your own cleanup handler:

           package My::CleanupHandler

           sub handler {
               my $r = shift;

               # Causes File::Temp to remove any temp dirs created during the
               # request

               return Apache2::SizeLimit->handler($r);

       ·   Apache2::SizeLimit->add_cleanup_handler($r)

           You can call this method inside a request to run "Apache2::SizeLimit"'s "handler()"
           method for just that request. It's safe to call this method repeatedly -- the cleanup
           will only be run once per request.

   Checking Every N Requests
       Since checking the process size can take a few system calls on some platforms (e.g.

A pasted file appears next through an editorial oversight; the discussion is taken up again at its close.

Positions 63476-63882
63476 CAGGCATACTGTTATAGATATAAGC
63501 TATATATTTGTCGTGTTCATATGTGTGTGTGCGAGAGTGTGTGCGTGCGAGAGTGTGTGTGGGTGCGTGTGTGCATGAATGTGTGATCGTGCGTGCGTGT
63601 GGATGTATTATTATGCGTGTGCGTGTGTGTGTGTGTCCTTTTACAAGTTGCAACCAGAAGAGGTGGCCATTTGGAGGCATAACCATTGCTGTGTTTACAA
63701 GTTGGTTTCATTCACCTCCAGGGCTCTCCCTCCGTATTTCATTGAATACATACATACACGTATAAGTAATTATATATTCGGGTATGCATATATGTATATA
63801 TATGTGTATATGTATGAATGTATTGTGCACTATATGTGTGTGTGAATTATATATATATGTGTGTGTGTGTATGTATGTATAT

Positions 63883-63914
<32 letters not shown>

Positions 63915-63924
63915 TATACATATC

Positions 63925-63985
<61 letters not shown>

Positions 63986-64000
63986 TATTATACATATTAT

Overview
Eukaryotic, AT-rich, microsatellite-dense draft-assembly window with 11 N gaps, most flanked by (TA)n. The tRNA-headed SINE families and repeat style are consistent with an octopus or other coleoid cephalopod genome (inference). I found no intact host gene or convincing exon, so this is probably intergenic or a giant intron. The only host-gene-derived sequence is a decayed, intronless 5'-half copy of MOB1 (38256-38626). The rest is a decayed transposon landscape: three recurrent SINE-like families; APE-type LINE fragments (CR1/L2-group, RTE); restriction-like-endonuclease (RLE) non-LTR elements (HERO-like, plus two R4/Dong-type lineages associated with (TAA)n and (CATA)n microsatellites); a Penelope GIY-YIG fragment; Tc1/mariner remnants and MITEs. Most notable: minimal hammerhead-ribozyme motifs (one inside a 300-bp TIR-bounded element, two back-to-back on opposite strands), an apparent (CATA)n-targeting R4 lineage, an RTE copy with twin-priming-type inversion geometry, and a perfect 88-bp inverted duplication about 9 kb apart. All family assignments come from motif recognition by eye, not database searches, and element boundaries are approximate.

linux), you may not want to check the process size for every request.

       ·   Apache2::SizeLimit->set_check_interval($interval)

           Calling this causes "Apache2::SizeLimit" to only check the process size every
           $interval requests. If you want this to affect all processes, make sure to call this
           during server startup.

       In addition to simply checking the total size of a process, this module can factor in how
       much of the memory used by the process is actually being shared by copy-on-write. If you
       don't understand how memory is shared in this way, take a look at the mod_perl docs at

       You can take advantage of the shared memory information by setting a minimum shared size
       and/or a maximum unshared size. Experience on one heavily trafficked mod_perl site showed
       that setting maximum unshared size and leaving the others unset is the most effective